Strong growth in both the US and Chinese economies should support global growth in 2017 to surpass that of the previous year, according to global investment manager VanEck.
The rate of growth of the US GDP is expected to be in the range of 2 to 3 per cent, VanEck director of investments and portfolio strategy Russel Chesler said, adding that inflation in the country was “under control”.
“With reasonable unemployment levels this is very much a Goldilocks economy. Fiscal easing together with tax reform and infrastructure spending promised by Trump is positive for the US,” Mr Chesler said.
“There is a possible risk that by the end of 2017 inflation may jump and there may be modest overheating in the US economy. Increasing interest rates should temper the possibility of overheating.”
Mr Chesler said China was expected to hit its own inflation target of 6.5 per cent this year as well, despite the “bumpy deceleration” the country is currently enduring.
“Ongoing infrastructure spending and consumer spending is expected to continue. The main risk is credit growth, which will need to be carefully managed. China’s inclusion into the MSCI EM Index could be on the cards in 2017,” he said.
The strong housing pipeline in Australia should serve to support economic growth locally, as will tourism “particularly if the Australian dollar weakens, which is likely with the expected strengthening in the US dollar”, Mr Chesler said.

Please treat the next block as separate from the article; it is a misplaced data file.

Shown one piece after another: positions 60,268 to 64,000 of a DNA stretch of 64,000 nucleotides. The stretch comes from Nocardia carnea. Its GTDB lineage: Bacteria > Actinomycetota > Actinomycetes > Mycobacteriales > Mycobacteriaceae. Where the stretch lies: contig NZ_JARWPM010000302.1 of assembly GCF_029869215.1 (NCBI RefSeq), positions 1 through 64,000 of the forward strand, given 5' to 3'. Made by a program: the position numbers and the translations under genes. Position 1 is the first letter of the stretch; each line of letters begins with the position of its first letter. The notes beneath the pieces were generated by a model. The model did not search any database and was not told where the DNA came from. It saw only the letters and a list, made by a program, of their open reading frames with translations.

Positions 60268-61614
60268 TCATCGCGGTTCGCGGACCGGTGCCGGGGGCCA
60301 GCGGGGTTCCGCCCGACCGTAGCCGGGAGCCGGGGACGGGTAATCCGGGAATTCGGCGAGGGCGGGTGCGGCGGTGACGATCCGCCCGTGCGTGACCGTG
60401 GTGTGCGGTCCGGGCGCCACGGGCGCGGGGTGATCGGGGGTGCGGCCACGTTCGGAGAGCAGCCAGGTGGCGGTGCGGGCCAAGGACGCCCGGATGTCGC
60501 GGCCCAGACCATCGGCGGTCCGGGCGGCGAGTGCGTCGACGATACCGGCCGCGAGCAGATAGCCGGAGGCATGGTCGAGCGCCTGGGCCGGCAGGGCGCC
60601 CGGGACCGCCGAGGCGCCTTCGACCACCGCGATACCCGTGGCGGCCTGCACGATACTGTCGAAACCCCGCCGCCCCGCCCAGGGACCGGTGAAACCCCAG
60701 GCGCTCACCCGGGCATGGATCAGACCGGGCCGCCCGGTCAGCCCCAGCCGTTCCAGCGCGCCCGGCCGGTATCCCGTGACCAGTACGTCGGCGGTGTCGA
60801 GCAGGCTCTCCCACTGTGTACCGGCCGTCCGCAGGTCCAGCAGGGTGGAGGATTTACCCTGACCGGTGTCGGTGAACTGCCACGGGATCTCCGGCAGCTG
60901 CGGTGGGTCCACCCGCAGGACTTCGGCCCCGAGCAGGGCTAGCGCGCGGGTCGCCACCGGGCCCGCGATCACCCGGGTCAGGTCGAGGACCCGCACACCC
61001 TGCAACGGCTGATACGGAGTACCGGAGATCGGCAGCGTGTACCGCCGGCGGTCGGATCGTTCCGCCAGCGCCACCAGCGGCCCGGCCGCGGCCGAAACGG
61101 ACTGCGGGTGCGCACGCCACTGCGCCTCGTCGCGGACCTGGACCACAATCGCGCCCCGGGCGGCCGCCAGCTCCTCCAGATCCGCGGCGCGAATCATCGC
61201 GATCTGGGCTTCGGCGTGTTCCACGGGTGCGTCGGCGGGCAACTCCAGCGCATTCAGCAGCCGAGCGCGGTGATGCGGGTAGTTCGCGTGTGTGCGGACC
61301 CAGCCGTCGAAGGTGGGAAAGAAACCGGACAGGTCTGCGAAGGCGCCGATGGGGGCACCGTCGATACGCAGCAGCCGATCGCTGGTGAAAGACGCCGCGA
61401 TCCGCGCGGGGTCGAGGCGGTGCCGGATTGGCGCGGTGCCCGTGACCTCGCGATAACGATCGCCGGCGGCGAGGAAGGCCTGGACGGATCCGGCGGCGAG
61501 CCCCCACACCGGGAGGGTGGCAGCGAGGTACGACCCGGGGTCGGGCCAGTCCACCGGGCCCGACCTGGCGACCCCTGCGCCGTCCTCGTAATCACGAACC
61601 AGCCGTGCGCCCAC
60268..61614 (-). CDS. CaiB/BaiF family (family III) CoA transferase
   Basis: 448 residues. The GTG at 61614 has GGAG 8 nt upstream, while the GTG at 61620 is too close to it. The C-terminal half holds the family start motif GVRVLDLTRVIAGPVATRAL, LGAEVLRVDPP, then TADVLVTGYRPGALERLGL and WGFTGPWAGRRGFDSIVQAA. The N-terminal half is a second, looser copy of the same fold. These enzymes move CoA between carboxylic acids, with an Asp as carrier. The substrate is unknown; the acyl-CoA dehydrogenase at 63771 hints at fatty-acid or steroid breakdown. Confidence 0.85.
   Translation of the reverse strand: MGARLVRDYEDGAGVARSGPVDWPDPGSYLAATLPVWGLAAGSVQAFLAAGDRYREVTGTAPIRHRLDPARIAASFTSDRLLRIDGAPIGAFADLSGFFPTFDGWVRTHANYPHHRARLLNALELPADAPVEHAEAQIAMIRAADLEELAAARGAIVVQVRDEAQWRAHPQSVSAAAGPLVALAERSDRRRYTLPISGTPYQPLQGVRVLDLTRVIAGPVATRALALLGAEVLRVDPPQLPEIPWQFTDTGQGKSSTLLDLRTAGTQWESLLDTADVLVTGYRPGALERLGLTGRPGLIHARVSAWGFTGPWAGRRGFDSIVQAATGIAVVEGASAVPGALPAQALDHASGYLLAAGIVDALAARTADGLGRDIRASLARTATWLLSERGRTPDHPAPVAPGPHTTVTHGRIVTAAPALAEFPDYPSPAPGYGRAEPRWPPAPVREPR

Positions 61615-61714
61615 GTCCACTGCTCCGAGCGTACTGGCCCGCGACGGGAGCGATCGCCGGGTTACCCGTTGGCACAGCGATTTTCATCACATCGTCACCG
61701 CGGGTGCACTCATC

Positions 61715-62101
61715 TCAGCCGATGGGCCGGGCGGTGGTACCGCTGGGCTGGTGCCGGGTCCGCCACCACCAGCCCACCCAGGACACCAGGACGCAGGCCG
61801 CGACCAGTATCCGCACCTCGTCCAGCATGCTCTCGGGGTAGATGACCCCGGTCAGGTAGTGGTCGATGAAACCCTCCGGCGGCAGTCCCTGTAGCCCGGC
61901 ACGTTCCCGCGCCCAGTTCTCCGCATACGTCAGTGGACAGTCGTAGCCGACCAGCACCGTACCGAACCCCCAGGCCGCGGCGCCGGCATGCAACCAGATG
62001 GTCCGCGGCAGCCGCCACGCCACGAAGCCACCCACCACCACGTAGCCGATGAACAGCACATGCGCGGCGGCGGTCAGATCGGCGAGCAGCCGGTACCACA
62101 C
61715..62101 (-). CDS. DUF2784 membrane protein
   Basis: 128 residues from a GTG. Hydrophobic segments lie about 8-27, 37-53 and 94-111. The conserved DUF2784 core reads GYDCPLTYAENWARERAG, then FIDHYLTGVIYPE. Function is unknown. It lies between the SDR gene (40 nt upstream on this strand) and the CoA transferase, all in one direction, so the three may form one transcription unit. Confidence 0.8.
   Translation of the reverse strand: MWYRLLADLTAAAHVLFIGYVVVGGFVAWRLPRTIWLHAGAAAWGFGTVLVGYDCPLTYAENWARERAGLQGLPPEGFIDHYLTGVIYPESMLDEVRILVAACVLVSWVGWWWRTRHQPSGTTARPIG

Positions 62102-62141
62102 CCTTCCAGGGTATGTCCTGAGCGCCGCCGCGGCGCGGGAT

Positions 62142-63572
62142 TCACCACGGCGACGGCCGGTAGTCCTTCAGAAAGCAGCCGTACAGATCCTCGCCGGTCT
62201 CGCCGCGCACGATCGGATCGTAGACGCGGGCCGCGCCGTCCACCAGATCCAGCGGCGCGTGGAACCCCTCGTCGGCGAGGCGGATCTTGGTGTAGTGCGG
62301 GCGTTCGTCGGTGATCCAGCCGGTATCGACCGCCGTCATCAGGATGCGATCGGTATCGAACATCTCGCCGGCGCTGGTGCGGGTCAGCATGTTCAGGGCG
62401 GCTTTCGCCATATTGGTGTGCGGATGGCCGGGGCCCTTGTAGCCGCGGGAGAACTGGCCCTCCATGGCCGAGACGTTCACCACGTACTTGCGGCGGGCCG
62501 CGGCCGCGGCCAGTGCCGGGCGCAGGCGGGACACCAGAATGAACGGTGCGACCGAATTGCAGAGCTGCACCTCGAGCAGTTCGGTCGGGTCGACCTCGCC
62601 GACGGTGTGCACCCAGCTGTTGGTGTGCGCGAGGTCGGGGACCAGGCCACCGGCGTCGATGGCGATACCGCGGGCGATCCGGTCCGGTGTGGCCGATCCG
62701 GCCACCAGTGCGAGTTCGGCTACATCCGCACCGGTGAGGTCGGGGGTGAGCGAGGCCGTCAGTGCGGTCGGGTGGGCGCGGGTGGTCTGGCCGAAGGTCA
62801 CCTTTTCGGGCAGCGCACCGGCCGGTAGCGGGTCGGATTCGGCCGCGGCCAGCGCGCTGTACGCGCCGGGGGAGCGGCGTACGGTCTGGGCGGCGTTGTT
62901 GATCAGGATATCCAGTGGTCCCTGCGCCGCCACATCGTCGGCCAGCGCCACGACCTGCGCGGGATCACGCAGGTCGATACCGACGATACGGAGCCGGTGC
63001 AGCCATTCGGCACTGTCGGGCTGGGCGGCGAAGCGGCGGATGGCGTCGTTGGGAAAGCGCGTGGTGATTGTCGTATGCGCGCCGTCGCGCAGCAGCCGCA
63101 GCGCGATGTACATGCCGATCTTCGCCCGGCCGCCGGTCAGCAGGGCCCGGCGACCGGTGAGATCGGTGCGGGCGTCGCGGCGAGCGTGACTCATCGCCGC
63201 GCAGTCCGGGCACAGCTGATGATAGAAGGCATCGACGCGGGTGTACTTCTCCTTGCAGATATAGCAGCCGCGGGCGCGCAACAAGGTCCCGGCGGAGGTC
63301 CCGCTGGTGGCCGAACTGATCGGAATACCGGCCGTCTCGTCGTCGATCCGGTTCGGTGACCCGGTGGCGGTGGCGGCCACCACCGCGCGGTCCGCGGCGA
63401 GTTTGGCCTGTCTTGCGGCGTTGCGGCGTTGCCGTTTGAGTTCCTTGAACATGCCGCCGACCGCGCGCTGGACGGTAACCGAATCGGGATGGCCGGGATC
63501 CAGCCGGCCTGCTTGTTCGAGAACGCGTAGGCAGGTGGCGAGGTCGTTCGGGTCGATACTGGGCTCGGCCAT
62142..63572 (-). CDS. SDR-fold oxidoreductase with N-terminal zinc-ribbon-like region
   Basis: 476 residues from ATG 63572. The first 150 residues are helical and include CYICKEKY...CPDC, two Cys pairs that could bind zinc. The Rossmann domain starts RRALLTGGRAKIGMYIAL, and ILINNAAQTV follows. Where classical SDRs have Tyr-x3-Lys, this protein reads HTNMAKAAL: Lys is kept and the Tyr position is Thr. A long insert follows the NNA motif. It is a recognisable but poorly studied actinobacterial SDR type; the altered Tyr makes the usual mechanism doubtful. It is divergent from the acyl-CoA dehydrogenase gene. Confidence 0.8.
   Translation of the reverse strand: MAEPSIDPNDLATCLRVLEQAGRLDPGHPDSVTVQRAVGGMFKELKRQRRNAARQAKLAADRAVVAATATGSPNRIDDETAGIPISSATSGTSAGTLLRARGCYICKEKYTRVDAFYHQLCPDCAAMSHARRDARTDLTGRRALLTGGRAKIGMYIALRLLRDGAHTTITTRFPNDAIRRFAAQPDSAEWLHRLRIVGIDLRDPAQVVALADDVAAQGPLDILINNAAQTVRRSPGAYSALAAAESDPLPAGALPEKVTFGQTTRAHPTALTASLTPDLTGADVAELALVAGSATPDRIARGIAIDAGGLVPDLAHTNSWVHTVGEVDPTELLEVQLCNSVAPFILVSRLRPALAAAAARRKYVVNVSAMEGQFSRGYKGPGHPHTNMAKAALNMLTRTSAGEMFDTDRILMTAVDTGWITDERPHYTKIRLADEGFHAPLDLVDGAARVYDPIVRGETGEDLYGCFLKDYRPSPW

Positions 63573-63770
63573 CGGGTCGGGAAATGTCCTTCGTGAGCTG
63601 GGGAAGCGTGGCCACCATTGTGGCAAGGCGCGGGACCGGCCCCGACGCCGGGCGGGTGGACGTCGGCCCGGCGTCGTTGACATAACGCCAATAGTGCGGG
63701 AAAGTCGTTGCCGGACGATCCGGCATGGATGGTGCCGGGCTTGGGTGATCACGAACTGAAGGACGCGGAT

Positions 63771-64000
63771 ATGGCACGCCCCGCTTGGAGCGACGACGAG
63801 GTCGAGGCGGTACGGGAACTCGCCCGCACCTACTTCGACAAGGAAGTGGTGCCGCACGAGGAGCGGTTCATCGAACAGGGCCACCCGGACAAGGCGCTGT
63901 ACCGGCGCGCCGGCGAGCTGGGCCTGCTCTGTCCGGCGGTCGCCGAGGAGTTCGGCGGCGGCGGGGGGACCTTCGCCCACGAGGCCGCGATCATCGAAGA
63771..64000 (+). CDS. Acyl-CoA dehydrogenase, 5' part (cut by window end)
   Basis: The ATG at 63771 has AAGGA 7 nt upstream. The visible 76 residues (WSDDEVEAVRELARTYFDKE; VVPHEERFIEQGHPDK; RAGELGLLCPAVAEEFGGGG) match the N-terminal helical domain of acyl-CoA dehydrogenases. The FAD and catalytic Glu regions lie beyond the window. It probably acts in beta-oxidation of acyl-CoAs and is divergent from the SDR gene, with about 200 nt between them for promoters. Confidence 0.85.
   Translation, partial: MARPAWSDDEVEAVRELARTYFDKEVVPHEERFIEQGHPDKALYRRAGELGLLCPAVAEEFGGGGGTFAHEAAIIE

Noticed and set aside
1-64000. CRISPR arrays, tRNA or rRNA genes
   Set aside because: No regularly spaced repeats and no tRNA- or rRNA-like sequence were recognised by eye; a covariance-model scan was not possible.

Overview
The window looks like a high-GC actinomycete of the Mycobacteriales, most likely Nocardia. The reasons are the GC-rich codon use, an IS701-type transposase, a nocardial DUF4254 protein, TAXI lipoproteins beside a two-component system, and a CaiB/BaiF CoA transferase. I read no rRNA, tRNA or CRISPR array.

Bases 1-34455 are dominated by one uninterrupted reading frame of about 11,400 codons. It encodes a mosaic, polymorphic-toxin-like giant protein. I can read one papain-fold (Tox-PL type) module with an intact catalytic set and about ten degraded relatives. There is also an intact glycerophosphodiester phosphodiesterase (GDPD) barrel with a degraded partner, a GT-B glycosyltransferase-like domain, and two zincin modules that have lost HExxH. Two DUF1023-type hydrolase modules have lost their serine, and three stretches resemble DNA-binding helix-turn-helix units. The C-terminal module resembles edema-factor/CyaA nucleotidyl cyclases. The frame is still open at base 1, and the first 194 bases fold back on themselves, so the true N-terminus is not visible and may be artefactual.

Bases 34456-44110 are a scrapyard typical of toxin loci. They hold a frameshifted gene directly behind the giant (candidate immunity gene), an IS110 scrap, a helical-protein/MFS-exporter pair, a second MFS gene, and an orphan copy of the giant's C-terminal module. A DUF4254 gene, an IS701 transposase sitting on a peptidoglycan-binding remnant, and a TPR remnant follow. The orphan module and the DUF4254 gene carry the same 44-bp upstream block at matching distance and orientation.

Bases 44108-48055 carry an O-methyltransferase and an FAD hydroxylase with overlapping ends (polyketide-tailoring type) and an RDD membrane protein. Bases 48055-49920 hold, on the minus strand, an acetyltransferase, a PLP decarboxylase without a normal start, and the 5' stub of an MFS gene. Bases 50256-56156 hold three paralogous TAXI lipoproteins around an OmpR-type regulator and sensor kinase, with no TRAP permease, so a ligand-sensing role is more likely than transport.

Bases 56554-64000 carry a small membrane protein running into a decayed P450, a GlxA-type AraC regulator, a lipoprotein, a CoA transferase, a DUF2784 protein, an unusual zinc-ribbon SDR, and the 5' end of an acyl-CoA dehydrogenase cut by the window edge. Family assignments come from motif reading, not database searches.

“Provided the current bounce in commodity prices remains and retail sales continue to improve, the scene is set for increasing equity prices,” he said.
“Our belief is the RBA cash rate will remain low with a possible further cut in 2017, however a rate hike is unlikely this year.”
Mr Chesler said investors would find better opportunites for growth and yield outside of the top 10 shares in the mid- and large-cap sectors.
Companies that generate offshore income are also expected to benefit as the Australian dollar still has further to fall, Mr Chesler said.
“Strategies with an inherent value bias should continue to outperform this year on the back of strong performance towards the end of 2016,” he said.
“Overall we expect shares are likely to trend higher this year, resulting in positive returns in 2017.”